How is it possible to suffer so completely and have such a great time? I’m still not sure. All I know is that I have scratches and scrapes up and down my body and that the remains of a Sharpie-written race number still beam indelibly from my forehead.
What is it like to leap into a freezing lake in January, not once but several times, and to hold your breath and swim underwater -- all of this after miles of running, climbing cargo nets, and enduring electric shock? Let’s just say that the race organizers are clever gentlemen and throw the first instance of midrace baptism at competitors at the exact point when the numbing reality of incredible hardship has worn off and the brain has just begun to cope like a Tough Guy muscle all its own, uttering such thoughts as, This isn’t so bad, and, I think the worst is behind me.
Which, as you all know, are some of those lies we tell ourselves when life gets tough.
The Tough Guy course gets incrementally harder, mile by mile, and hides its difficulties by weaving around on itself. I never know what’s coming next or how many times a particular challenge will be repeated. (The endless succession of low crawls followed by stream wading is particularly cruel, softening us all up for the fiery pits and the first cargo-net climb, to the top of a tall tower, which is immediately succeeded by a high-elevation rope crossing). Mr. Mouse gamely reminds all competitors that he does not have insurance. If I slip and break something (large signs point to the room where plaster casts are applied), it’s “my own … fault,” as the race waiver says.
It takes me 1:35 to finish the race (which puts me in the top 1,000 finishers), and most folks seem to get done within an hour or so of that. The first few miles, you just flat-out race against each other, but after that, there’s a shared solidarity. Having trouble getting over a wall? Some friendly hand will shove you up and over. Wondering when your feet will stop being numb? Someone whose feet are clearly just as numb will run alongside, coated head to toe in mud, reminding you that no one is immune from the challenges.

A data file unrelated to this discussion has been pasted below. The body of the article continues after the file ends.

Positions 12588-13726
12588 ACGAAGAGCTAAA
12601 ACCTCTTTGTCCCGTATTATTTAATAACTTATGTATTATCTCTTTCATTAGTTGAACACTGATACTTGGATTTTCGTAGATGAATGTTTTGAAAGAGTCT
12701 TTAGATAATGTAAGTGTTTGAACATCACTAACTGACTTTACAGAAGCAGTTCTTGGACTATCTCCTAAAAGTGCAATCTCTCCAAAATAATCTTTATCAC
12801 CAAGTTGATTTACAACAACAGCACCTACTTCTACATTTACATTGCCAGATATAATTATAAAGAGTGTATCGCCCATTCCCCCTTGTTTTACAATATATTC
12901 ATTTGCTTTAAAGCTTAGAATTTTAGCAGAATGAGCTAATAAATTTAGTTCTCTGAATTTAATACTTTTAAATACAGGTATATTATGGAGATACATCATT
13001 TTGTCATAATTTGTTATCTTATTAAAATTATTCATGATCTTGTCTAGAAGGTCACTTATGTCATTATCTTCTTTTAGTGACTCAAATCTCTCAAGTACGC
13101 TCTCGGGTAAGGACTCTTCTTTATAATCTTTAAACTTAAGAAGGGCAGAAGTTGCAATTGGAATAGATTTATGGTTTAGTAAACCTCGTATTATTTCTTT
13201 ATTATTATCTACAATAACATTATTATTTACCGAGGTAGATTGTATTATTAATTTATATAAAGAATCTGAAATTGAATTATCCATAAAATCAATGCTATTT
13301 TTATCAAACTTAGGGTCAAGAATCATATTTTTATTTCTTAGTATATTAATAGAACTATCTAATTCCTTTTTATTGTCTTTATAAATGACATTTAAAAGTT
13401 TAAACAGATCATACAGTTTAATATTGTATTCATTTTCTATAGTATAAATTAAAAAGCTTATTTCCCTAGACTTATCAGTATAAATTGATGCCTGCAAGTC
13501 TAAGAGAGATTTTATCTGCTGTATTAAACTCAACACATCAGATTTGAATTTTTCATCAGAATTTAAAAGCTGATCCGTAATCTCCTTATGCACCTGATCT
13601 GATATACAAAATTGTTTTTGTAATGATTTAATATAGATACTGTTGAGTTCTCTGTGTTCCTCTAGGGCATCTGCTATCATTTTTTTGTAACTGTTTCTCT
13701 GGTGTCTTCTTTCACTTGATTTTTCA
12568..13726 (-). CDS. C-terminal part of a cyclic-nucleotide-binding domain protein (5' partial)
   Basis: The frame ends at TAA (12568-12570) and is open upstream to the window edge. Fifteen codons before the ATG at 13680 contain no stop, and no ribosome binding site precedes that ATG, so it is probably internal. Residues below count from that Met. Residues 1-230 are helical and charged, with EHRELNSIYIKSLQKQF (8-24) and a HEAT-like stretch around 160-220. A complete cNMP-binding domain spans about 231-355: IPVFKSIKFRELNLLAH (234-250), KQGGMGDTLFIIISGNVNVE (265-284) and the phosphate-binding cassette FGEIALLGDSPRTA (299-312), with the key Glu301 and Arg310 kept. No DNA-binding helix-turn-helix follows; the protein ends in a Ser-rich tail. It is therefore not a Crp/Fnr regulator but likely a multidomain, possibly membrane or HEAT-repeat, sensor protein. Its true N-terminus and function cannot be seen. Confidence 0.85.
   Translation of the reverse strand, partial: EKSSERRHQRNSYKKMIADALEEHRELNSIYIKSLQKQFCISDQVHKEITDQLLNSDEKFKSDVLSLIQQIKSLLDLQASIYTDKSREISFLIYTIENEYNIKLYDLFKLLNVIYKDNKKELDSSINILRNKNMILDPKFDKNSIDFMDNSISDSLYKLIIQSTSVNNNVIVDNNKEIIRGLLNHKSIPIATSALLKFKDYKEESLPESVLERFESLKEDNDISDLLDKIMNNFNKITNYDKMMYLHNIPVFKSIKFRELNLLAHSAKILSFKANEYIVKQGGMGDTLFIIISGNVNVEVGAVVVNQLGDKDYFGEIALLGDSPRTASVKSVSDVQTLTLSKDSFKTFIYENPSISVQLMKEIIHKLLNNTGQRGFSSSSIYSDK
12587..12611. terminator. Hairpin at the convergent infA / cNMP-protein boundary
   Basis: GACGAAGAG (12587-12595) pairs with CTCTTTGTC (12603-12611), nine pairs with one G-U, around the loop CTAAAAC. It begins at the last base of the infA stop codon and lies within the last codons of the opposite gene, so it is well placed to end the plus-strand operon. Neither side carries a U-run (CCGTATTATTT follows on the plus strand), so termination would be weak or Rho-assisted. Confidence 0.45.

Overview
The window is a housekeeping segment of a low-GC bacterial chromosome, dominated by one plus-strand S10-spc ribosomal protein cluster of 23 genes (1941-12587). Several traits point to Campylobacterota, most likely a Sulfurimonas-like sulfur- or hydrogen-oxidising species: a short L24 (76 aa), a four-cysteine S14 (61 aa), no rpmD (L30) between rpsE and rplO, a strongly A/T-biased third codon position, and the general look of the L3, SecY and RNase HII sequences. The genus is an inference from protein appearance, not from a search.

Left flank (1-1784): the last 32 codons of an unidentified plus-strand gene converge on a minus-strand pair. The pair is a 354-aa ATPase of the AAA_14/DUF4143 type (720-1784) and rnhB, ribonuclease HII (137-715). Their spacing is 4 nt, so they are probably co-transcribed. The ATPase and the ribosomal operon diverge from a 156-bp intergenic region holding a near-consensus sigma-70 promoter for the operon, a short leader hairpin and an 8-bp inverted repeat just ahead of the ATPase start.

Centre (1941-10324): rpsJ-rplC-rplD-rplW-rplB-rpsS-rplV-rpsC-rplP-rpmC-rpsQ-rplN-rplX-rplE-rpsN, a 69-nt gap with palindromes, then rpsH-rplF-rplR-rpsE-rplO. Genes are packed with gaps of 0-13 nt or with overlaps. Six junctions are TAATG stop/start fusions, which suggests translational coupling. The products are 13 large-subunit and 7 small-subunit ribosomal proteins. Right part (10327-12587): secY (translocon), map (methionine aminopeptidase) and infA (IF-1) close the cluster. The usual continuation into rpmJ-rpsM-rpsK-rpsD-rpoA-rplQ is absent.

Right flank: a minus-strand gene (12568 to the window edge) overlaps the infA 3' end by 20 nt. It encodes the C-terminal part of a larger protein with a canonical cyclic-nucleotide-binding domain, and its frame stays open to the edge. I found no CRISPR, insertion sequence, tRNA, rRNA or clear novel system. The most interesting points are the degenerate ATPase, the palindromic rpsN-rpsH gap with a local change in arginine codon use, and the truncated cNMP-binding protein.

There is a moment in the last mile, after I’ve gone into the icy waters one too many times and climbed what I thought was my last high-altitude cargo net, when I can see that the next obstacle is to walk the plank off the side of a tower for a 20-foot plunge into yet more icy water and then immediately swim 30 meters to shore. Men and women are just behind me, breathless and shivering, waiting their turn.
I have been frozen and filthy for too long. I do not care if I am tough or not. I cannot stand the thought that I must, inevitably, jump. This is not a race moment of exhilaration or pride, but a midrace “I am broken” moment. Hypothermia has set in. I do not know how I will pull this off.
A guy next to me mumbles to himself, “Get it done,” as he eyes the drop. But it is as though he is talking to me, for I know exactly how he feels.
There is some sort of perverse personal growth that takes place when you ignore the fearful voice telling you not to leap. It is at that moment that you simply take a bold step forward and fling yourself off the plank, knowing that the next sensation of cold and immersion will be very, very, very unpleasant. I can’t describe why pushing through those self-doubts and fears of being uncomfortable makes me feel so happy, but it does.
So I leap. The free fall is short, and the seconds underwater are far too long. I sputter to the surface, swim to shore, and then fling myself down into the mud to low-crawl beneath barbed wire as part of an obstacle named for the Battle of the Somme. There is much more hardship to come (yes, more icy water), but finally crossing that finish line and sipping my cup of hot tea with shaking, hypothermic hands is a most amazing moment of happiness.
I honestly don’t believe you can know that feeling without some great personal challenge -- no matter whether it’s Mr. Mouse’s footrace or any other of life’s adventures. As the man on the plank said in that moment of reckoning, being a tough guy is about finding a way to get it done.
All right. That’s as profound as I get in this reduced state. Now, if you’ll excuse me, I’m long overdue for that hot shower.
I say this with all honesty: Do Tough Guy. The race is held the last Sunday in January. Fly to London, take the train to Wolverhampton (which is about 2.5 hours north of London), and follow the signs. Check out the website for more info: www.toughguy.co.uk. Just so you know, there is also a summer Tough Guy, but as one competitor wondered aloud at the starting line, “What’s the point?” Meaning no self-respecting Tough Guy wants to race there when it’s warm. With that, I wholeheartedly agree.